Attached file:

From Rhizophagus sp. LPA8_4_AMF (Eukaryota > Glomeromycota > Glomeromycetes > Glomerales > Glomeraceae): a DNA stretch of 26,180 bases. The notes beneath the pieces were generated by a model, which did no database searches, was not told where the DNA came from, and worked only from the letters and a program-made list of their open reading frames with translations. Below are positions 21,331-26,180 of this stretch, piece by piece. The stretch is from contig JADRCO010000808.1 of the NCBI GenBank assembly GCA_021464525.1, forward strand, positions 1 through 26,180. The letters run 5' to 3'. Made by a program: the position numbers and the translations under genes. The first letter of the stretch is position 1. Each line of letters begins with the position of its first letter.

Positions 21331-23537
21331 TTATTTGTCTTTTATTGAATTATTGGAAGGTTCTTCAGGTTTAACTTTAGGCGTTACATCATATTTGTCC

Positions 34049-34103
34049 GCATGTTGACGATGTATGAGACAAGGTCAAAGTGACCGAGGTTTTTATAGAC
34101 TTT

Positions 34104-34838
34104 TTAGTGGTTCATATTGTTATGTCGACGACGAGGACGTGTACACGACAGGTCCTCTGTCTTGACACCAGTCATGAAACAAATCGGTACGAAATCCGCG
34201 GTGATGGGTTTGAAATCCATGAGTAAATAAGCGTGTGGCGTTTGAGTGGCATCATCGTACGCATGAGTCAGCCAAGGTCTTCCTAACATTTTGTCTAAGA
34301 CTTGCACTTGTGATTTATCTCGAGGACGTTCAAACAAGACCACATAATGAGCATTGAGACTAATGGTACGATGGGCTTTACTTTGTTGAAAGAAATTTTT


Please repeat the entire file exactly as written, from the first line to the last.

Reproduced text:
From Rhizophagus sp. LPA8_4_AMF (Eukaryota > Glomeromycota > Glomeromycetes > Glomerales > Glomeraceae): a DNA stretch of 26,180 bases. The notes beneath the pieces were generated by a model, which did no database searches, was not told where the DNA came from, and worked only from the letters and a program-made list of their open reading frames with translations. Below are positions 21,331-26,180 of this stretch, piece by piece. The stretch is from contig JADRCO010000808.1 of the NCBI GenBank assembly GCA_021464525.1, forward strand, positions 1 through 26,180. The letters run 5' to 3'. Made by a program: the position numbers and the translations under genes. The first letter of the stretch is position 1. Each line of letters begins with the position of its first letter.

Positions 21331-23537
21331 TTATTTGTCTTTTATTGAATTATTGGAAGGTTCTTCAGGTTTAACTTTAGGCGTTACATCATATTTGTCC

Positions 34049-34103
34049 GCATGTTGACGATGTATGAGACAAGGTCAAAGTGACCGAGGTTTTTATAGAC
34101 TTT

Positions 34104-34838
34104 TTAGTGGTTCATATTGTTATGTCGACGACGAGGACGTGTACACGACAGGTCCTCTGTCTTGACACCAGTCATGAAACAAATCGGTACGAAATCCGCG
34201 GTGATGGGTTTGAAATCCATGAGTAAATAAGCGTGTGGCGTTTGAGTGGCATCATCGTACGCATGAGTCAGCCAAGGTCTTCCTAACATTTTGTCTAAGA
34301 CTTGCACTTGTGATTTATCTCGAGGACGTTCAAACAAGACCACATAATGAGCATTGAGACTAATGGTACGATGGGCTTTACTTTGTTGAAAGAAATTTTT